What Bari Weiss misunderstands about America and the Jews
October 18, 2019
TORONTO (JTA)—There’s a reason our moment demands a book called “How To Fight Anti-Semitism,” and it’s not just anti-Semitism’s violent global resurgence. American Jews—at least the liberal, pro-Israel majority—are at risk of becoming, as New York Times columnist Bari Weiss puts it, “politically homeless.”
Right-wing anti-Semitism is, Weiss grants, the more in-your-face threat to American Jews.
The left poses a danger less due to overt anti-Semitism than from its refusal to take anti-Semitism seriously on account of Jews’ (presumed) privilege, and its wishy-washy response to radical Islam. (Weiss makes the point that “the vast majority of Jews in the world identify as Zionists,” so anyone who’s fine with Jews as long as they’re anti-Zionist Jews is not, in fact, fine with us.)
Weiss’s new book was prompted by the tragic 2018 massacre at the Tree of Life synagogue in Pittsburgh, her hometown, but extends into a far-reaching portrait of what she calls “a three-headed dragon—the far right, the far left, and radical Islam,” and a centrist defense of the center-left politics that Weiss believes has the potential to keep us safe.
The central conceit of the book is that until 2018 Weiss had believed America loved the Jews, only to have this vision of the nation shattered. Upon further investigation, she realizes just how much anti-Semitism has been floating around, from all sides, even earlier, and even in the United States. Frustratingly, she doubles down on American exceptionalism, this despite offering a persuasive case that America is not, in this area, all that exceptional.
Weiss is entirely right to describe anti-Semitism as “an ever-morphing conspiracy theory in which Jews play the starring role in spreading evil in the world.” This flawlessly pinpoints how the issue with anti-Semitism isn’t a specific anti-Jewish stereotype but the notion of Jewish centrality to global affairs. Any explication of anti-Semitism needs to take into account the otherwise divergent ideologies that converge around the idea of Jews being the worst.
The book’s most curious sentence—“I do not think the best use of any minority’s time and attention is to focus on its haters”—makes sense in this context. For Weiss, the fight against anti-Semitism is only incidentally about Jews, but is actually about saving liberal democracy.
Inasmuch as it’s about Jews, “How to Fight Anti-Semitism” is a contemporary update on the age-old genre of Jewish apologetic literature, a template that swings back to ancient history and the Middle Ages to discuss, in sympathetic if historically imprecise terms, the eternal plight of the Jews.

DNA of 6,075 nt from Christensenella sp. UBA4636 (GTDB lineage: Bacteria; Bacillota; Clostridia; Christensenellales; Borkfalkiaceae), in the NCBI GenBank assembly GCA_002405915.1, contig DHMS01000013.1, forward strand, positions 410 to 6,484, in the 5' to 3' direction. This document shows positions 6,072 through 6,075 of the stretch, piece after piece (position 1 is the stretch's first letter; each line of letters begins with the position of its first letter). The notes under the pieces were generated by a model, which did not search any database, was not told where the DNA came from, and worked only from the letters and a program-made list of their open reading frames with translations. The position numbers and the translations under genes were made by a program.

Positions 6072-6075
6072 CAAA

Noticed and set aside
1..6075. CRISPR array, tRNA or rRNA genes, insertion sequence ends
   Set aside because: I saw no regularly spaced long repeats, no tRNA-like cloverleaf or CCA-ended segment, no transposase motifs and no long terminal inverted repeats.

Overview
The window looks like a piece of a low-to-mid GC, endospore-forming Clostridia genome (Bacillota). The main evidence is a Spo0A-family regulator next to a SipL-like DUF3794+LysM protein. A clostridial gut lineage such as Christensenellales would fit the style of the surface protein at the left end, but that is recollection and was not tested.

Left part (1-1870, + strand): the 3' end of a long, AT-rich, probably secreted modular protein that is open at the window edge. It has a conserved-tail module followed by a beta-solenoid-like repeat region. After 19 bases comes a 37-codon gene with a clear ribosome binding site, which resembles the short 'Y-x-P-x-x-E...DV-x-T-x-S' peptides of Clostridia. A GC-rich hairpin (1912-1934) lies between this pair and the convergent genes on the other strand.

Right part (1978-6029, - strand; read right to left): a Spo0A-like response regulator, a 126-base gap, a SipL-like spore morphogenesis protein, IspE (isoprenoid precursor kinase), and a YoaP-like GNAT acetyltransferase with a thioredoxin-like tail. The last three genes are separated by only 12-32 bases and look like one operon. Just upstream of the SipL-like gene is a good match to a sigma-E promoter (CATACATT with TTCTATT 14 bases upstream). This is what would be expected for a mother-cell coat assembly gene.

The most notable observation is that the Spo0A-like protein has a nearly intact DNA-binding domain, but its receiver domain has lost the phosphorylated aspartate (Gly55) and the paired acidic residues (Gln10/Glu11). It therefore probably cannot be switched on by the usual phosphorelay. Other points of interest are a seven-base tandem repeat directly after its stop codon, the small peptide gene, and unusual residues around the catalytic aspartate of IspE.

Modern Jewish historians (and plenty of American Jews outside academia) frown on dire interpretations of the Jewish past. But increasingly, Jewish studies academics and the Twitterati alike are speaking out against anti-Jewish bigotry in the language of social justice. Though Jews may argue whether its source lies on the left or on the right, it’s become passé for American Jews to shrug off anti-Semitism as no big deal. If anything, Weiss’s optimism about America as a safe haven is the real throwback.
For all her lost illusions, Weiss’s faith in America as the best place outside of Israel for Jews remains intact. She concludes with an exhortation to “fight, first and foremost, as Americans,” and insists that “American and Jewish ideals are harmonious.”
Given where the Holocaust occurred, it’s understandable that many American Jews view contemporary European Jewry as mystifying in its mere existence, and that instances of European anti-Semitism merely confirm their preexisting beliefs. But Weiss’s interpretation of the European—especially French—Jewish life is far more negative than is merited and at times seriously misleading.
In a passage about how the United States differs from France, Weiss refers to America’s role for Jews as “a new Jerusalem,” and cites George Washington’s 1790 letter defending American citizenship for Jews. She doesn’t mention that French Jews gained citizenship in 1791, the founding of the modern French nation, nor that French Jews would see France as a new Jerusalem, with France the dream destination for plenty of Eastern European Jews. Instead, she again brings up the Washington letter to contrast the philosemitism of the Founding Fathers with anti-Jewish writing from Voltaire in 1771. She also ignores that for all the talk of Jews leaving France, it’s the country with the third-largest Jewish population. It’s not all terrible for French Jews.
While Weiss at times overstates how dangerous Europe today is for Jews, the bigger concern is her insistence on America as haven. If America has been uniquely good for the Jews, it’s been for a mix of reasons. The three reasons Weiss gives—religious freedom, friendship with Israel and an absence of waves of immigrants from regions unfavorable to Jews—only tell part of the story. She acknowledges that “the greatest shame and injustice in American history was slavery,” but doesn’t see how the centrality of the black-white divide to American life has made things easier for American Jews, who by and large read as white. While anti-black racism certainly exists in Europe, Europe’s (roughly) equivalent Other has long been Jews. Even when we Jews have been hated in America, we haven’t been most hated, which has, depressingly, been a kind of protection.